Expert network company GLG has a new strategy on customers

When Alexander Saint-Amand was 19, his mother was diagnosed with idiopathic cortical atrophy. The term was used by doctors to mean that her brain was shrinking but they did not know why.

Although Mr Saint-Amand did not realise it at the time, the tragedy would shape his journey to become chief executive of Gerson Lehrman Group, the world’s largest expert network company, which acts as a matchmaker between professionals — such as fund managers seeking an investment edge — and 425,000 industry experts who can answer their questions.

“During my senior year in high school she was basically fine and then by Christmas break in my freshman year [of university], she didn’t really know who we were,” the 42-year-old recalls matter-of-factly, speaking at the US company’s London office.

With his mother’s mind deteriorating, Mr Saint-Amand was desperate to find out what was wrong. In 1998, while still at university, he had a chance to search for answers when he started working part-time for GLG, which had just been set up in New York by Thomas Lehrman and Mark Gerson.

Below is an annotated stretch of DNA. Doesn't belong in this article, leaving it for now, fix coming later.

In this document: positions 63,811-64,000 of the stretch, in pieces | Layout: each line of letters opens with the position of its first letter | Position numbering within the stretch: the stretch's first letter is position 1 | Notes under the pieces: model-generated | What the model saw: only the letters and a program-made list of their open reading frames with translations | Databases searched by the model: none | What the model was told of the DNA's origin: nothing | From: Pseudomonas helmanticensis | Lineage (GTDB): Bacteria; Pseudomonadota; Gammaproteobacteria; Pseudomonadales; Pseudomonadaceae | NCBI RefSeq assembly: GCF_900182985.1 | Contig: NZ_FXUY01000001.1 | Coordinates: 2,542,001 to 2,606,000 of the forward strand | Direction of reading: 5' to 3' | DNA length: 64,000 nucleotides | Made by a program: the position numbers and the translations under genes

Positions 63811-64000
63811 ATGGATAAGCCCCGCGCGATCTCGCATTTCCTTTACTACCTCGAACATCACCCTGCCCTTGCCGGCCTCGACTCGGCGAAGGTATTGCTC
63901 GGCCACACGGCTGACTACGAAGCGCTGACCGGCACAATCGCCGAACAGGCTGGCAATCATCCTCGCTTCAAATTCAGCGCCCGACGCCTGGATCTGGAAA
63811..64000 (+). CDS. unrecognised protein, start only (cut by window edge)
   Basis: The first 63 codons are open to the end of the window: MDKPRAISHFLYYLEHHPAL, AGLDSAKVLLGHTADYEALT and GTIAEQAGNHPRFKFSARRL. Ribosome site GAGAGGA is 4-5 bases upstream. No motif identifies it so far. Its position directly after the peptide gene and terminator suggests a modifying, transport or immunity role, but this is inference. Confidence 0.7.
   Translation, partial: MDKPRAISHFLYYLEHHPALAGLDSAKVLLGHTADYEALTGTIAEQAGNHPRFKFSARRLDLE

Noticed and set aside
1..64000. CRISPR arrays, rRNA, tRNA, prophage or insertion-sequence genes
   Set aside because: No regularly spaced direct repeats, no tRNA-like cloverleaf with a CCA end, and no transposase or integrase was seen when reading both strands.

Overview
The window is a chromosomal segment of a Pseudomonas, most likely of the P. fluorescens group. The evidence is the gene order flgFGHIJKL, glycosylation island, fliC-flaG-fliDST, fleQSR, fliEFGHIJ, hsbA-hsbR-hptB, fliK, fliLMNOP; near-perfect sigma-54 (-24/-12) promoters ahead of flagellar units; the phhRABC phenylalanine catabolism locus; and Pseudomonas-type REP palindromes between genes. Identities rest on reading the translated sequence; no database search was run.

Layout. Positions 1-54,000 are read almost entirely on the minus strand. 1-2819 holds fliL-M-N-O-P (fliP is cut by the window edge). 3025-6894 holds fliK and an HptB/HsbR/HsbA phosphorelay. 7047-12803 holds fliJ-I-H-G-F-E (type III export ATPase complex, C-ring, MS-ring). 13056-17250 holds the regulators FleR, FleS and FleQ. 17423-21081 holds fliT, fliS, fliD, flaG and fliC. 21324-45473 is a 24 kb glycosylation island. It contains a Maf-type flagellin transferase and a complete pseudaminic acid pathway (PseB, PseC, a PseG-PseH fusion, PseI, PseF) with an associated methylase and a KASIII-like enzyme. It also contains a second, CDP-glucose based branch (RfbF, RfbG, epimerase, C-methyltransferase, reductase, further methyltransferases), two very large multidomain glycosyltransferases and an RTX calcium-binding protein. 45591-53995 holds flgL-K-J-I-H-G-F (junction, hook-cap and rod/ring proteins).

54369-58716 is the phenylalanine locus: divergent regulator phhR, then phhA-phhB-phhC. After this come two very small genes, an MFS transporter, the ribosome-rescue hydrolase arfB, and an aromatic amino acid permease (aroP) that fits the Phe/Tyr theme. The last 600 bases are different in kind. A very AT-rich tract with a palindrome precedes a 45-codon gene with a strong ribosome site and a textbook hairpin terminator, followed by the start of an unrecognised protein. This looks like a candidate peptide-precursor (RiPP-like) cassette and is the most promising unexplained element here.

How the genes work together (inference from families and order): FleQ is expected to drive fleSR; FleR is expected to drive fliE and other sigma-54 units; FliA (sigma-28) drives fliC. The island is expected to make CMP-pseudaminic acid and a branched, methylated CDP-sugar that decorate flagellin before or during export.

Then, GLG was a publishing company that produced sector-specific reports for investors. Mr Saint-Amand was hired as a reporter and dispatched to a neuroscience conference to produce an article about the latest medical breakthroughs. While there he was able to quiz some of the top brain experts about what might be wrong with his mother.

Speaking with the scientists was “incredibly satisfying”, Mr Saint-Amand recalls, even though it would be many years until his mother was conclusively diagnosed with Alzheimer’s disease. The experience also sparked an epiphany about GLG’s business model: rather than produce ponderous reports for investors, why not connect them to the experts directly so that they could home in on the precise information they were after?

“Learning from other people in a one-to-one or small group setting is the most powerful way of learning, and it’s much more scalable than you might think,” says Mr Saint-Amand.